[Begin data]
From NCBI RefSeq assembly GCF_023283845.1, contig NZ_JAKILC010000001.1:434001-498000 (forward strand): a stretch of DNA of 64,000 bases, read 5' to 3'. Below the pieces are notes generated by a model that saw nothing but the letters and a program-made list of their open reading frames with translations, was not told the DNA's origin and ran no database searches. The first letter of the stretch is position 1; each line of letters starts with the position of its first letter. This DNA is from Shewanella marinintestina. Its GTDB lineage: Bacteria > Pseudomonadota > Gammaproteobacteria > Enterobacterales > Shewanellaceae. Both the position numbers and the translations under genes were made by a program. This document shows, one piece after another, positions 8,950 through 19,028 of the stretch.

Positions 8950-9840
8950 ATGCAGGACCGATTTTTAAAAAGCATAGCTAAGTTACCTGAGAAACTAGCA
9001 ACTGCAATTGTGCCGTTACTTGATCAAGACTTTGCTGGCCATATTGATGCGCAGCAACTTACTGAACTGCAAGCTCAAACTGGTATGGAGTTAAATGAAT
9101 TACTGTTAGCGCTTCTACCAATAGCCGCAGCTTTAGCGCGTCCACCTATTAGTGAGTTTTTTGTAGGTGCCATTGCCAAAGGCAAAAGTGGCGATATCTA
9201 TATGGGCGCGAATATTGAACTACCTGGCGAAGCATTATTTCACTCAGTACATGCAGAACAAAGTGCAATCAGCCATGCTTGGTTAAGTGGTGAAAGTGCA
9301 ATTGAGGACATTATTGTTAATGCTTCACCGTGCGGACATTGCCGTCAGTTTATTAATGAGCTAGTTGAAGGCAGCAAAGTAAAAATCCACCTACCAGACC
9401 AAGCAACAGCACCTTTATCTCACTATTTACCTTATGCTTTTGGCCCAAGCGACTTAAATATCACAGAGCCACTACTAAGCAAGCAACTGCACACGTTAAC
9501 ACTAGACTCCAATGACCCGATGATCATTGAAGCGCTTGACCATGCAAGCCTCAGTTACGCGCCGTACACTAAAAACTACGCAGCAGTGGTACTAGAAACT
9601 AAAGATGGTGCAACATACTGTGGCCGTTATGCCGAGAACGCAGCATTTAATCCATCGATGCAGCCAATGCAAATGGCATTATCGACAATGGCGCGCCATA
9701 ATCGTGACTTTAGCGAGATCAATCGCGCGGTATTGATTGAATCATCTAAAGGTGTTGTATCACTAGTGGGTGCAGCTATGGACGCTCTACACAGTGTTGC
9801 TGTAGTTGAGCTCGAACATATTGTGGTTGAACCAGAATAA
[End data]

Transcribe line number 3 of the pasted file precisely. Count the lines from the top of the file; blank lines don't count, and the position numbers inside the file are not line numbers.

8950 ATGCAGGACCGATTTTTAAAAAGCATAGCTAAGTTACCTGAGAAACTAGCA